Cheap but good zoom for video look for the tamron 17-50 f2.8. Without VC is sharper, with VC will probably give you better results handheld though.

I kind of agree with you on this, Syder. I had the 50mm 1.8 briefly (before upgrading to 1.4) and that focus ring is so small I don't think she will like it. I am finding used 18-55 I.S. lenses online for like 80 or 90 bucks... I may start with that for her, and if it turns out she's making Scorcese-esque movies of our kids every day I'll drop a few hundred bucks on a 17-85.

It doesn't matter that the 18-55 isnt full time manual focus I take it? I should know this, but I imagine the camera automatically turns to "manual" focusing when in video mode...?
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cayenne

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Re: Inexpensive lens for Video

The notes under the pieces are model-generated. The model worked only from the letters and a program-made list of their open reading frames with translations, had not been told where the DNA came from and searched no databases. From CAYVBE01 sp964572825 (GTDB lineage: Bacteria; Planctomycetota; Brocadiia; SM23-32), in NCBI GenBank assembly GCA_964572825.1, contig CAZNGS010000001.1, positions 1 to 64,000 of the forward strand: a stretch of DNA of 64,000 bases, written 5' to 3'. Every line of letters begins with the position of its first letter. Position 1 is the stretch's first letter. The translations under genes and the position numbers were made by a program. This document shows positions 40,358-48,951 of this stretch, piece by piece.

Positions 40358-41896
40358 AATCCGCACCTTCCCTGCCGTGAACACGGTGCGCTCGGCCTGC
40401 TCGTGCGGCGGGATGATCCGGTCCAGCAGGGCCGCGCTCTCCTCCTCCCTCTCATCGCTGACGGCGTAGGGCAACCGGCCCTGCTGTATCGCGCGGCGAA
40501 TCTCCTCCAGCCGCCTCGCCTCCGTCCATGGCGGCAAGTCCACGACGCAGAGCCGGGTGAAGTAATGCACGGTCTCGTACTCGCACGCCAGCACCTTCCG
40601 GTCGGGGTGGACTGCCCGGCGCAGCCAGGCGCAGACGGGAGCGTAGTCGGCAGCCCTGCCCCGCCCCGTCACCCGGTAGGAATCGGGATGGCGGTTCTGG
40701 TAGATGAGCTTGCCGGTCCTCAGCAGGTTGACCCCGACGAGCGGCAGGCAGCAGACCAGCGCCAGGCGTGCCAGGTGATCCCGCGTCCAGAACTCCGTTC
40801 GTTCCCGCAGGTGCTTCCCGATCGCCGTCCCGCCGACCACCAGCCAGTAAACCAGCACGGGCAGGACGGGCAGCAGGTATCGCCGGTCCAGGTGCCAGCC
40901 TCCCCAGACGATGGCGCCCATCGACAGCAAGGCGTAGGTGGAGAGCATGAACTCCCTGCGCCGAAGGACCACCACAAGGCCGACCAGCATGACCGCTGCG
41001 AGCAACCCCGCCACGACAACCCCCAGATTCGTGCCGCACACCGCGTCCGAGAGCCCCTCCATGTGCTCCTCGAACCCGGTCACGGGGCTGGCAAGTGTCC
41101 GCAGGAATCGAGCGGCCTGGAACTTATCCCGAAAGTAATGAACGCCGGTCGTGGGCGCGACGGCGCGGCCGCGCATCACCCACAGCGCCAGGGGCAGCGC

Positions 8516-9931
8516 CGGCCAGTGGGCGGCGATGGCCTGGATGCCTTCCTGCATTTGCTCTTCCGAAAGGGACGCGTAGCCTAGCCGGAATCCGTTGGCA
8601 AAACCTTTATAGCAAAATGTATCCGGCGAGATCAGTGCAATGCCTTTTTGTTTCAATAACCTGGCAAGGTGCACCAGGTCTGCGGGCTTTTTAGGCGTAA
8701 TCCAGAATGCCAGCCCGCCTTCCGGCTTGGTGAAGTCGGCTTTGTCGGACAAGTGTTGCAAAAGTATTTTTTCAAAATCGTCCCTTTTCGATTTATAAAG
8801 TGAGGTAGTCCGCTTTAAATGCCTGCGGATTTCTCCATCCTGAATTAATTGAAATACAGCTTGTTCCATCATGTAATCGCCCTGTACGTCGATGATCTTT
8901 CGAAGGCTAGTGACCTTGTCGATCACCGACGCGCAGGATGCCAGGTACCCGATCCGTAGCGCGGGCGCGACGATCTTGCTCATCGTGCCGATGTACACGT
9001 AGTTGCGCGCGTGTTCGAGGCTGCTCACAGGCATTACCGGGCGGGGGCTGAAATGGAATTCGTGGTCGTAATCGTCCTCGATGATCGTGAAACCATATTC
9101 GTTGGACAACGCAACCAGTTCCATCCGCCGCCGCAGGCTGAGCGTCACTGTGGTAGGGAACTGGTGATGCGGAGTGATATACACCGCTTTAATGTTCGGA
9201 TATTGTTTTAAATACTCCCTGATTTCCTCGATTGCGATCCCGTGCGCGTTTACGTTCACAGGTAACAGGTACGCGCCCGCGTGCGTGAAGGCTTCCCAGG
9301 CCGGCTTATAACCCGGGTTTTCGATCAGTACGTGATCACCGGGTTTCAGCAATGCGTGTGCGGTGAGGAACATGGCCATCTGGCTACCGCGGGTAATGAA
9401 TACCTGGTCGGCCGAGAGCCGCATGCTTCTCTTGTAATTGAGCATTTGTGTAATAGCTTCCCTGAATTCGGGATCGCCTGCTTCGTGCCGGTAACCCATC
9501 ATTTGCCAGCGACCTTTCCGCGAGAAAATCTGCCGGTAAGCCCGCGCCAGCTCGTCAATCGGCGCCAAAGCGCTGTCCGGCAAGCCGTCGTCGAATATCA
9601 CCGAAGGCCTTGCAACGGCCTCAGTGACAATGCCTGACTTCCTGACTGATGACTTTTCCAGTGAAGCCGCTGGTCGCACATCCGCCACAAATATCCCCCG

« Reply #10 on: November 30, 2012, 01:50:59 PM »
+1 for 50 1.8 using manual focus

Id use a cheaper prime with manual focus. For something wider but a lil more expensive, the samyang 14mm 2.8 is great for video.  There is also a slightly more expensive "cine" version of the samyang with a manual aperature adjustment ring.  You can de-click the aperture ring to smoothly adjust aperture without abrupt exposure change while filming

for zoom, the 24-105 is a great choice with IS... although I'm not sure Id trust that one in the hands of a clumsy holder LOL.  Lok from digitalrevTV on youtube uses a 24-105 on a 5DII hand-holding and it always looks very pro.

Yeah, I was gonna suggest a nifty 50.....

cayenne

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Re: Inexpensive lens for Video
« Reply #11 on: November 30, 2012, 01:54:55 PM »

-1 for 50 1.8


What about the Canon 50 1.4? It is only about $340 right now on amazon...run that on manual focus...should do just fine, decent image and good lowlight....?

C

Jay Khaos

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Re: Inexpensive lens for Video